The Pentagon has finally given the "go-ahead" to actor and Carmel, Calif., Mayor Clint Eastwood for his new movie, "Heartbreak Ridge." After a yearlong battle, Eastwood made the changes that would enable him to use the props he thought necessary from the Defense Department. The Pentagon had said it would not help him based on a reading of the original script on the grounds that it had "excessive brutality by a noncommissioned officer towards trainees and does not reflect the training environment dictated by departmental policy." The Pentagon also said it inaccurately portrayed the Grenada invasion, adding that the film couldn't show a marine making a call to stateside headquarters with a telephone credit card. Humor aside, a soldier did in fact make a credit card call from Grenada to the United States during the invasion to coordinate a portion of the operation.

Writers' Protest

Writers in New York, Paris and Chicago gathered in front of Soviet missions Friday to protest the imprisonment of Russian poet Irina Ratushinskaya. The PEN American Center, organizer of the New York protest, is calling for the poet's release because of serious health complications, involving a kidney ailment, inflamed ovaries, heart problems and "alarmingly high blood pressure . . . " She has been in prison since 1983 on grounds of "manufacturing and disseminating" her poetry.

"No, I'm not afraid," read activist writer Grace Paley from a Ratushinskaya poem. "After a year of breathing these prison nights I will survive into the sadness . . . " Phil Balla of PEN said many of the poems read aloud were smuggled out of the Soviet Union since the poet's imprisonment. Other readers included actress Lee Grant and writers Carol Ascher, Joseph Brodsky, Frances Fitzgerald and Alfa-Betty Olsen. A declaration calling for the poet's release on health grounds was also distributed outside the New York mission. It was signed by Edward Albee, Russell Baker, E.L. Doctorow, Nora Ephron, Allen Ginsberg, John Irving, Norman Mailer, Joyce Carol Oates, Judith Rossner, Gay Talese, Kurt Vonnegut and others.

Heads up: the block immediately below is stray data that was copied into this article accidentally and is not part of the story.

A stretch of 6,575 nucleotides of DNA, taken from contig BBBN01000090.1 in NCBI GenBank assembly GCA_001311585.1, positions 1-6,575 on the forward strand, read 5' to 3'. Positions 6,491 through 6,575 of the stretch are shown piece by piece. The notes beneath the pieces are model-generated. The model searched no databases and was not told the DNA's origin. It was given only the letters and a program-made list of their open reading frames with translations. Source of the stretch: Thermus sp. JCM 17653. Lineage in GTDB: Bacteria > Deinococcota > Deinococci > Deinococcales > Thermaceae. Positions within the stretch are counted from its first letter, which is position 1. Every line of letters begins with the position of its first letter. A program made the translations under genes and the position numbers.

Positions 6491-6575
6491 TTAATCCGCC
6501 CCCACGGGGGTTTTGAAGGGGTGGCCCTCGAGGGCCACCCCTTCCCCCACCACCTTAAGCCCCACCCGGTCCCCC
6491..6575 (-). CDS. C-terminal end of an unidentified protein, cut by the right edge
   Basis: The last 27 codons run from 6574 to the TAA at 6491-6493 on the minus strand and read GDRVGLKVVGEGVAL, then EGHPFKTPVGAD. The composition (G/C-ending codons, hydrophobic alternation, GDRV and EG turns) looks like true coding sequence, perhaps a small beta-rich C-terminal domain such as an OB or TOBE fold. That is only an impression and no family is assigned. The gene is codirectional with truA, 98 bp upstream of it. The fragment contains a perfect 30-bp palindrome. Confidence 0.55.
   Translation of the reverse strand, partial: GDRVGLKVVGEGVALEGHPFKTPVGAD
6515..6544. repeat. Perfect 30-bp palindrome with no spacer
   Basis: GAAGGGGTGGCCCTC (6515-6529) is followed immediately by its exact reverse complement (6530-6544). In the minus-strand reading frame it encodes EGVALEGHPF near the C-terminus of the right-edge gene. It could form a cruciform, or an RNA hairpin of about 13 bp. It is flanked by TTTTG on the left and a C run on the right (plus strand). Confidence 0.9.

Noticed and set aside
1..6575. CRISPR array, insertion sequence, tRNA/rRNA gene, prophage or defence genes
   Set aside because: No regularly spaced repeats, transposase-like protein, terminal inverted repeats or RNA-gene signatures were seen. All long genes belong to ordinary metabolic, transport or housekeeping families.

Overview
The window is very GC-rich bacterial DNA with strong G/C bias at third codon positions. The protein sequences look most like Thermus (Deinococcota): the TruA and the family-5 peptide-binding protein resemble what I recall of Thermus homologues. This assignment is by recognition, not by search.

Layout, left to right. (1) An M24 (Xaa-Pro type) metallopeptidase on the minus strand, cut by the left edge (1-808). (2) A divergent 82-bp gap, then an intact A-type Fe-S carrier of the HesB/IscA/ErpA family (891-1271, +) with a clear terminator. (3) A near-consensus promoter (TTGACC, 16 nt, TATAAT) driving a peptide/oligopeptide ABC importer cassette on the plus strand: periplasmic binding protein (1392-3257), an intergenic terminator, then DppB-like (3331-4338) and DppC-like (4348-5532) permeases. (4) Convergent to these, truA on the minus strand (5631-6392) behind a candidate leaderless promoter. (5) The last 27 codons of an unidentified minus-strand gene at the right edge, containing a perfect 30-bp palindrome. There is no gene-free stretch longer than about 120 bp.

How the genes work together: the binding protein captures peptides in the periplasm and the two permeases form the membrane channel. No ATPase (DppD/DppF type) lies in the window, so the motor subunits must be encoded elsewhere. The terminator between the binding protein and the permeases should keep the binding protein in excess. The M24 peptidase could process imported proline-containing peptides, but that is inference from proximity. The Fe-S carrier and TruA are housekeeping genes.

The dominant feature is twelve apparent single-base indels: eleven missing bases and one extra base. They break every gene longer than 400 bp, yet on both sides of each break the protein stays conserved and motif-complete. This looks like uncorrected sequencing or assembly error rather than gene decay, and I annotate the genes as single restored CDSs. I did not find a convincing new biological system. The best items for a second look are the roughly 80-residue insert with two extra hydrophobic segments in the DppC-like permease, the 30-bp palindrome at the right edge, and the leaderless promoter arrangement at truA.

End Notes

Queen Elizabeth II made her only public appearance of her current American trip yesterday in Versailles, Ky., at the morning prayer services of the 101-year-old St. John's Episcopal Church. She was accompanied by her hosts, William and Sarah Farish, and greeted by the Rev. J. Carl Belden and the bishop of the archdiocese of Lexington, Don Adger Wimberly. "She followed the service very well," said junior warden Virginia Wiglesworth, who sat near the queen. "She stood, she sat, she knelt, she joined in." She was scheduled to visit three other farms yesterday afternoon and will depart for home this morning . . .

The Oregon Episcopal School has had offers ranging from $100,000 to $600,000 from film producers and tabloid publishers to exploit the tragedy of nine people who froze to death on Mount Hood earlier this month. "We've had -- to date -- five offers, some of them near threatening," said Mariann Koop, public relations director for the school. "We've firmly rejected all of them . . . It's repulsive." The two students rescued from the frozen slopes remain hospitalized . . .

Not only can he act but Tom Selleck can compete with the major leagues. Selleck, who dons a Tigers cap on "Magnum, P.I." put on the entire professional get-up yesterday in Detroit and warmed up with the Tigers before their game with the Oakland A's. Up to bat, he surprised fans by blasting two balls into right field seats. "I'm 41 and I can still reach the seats," Selleck said. "But I'm weakening fast . . . "

According to the current Newsweek magazine, a study conducted by two Yale sociologists and a Harvard economist is responsible for "setting off a profound crisis of confidence among America's growing ranks of single women." The study, titled "Marriage Patterns in the United States," found that white, college-educated women born in the 1950s who are single by 30 have only a 20 percent chance of marrying. By the age of 35, the odds drop to 5 percent. The magazine quoted several young woman who felt pressured into marrying since the study was made public last February.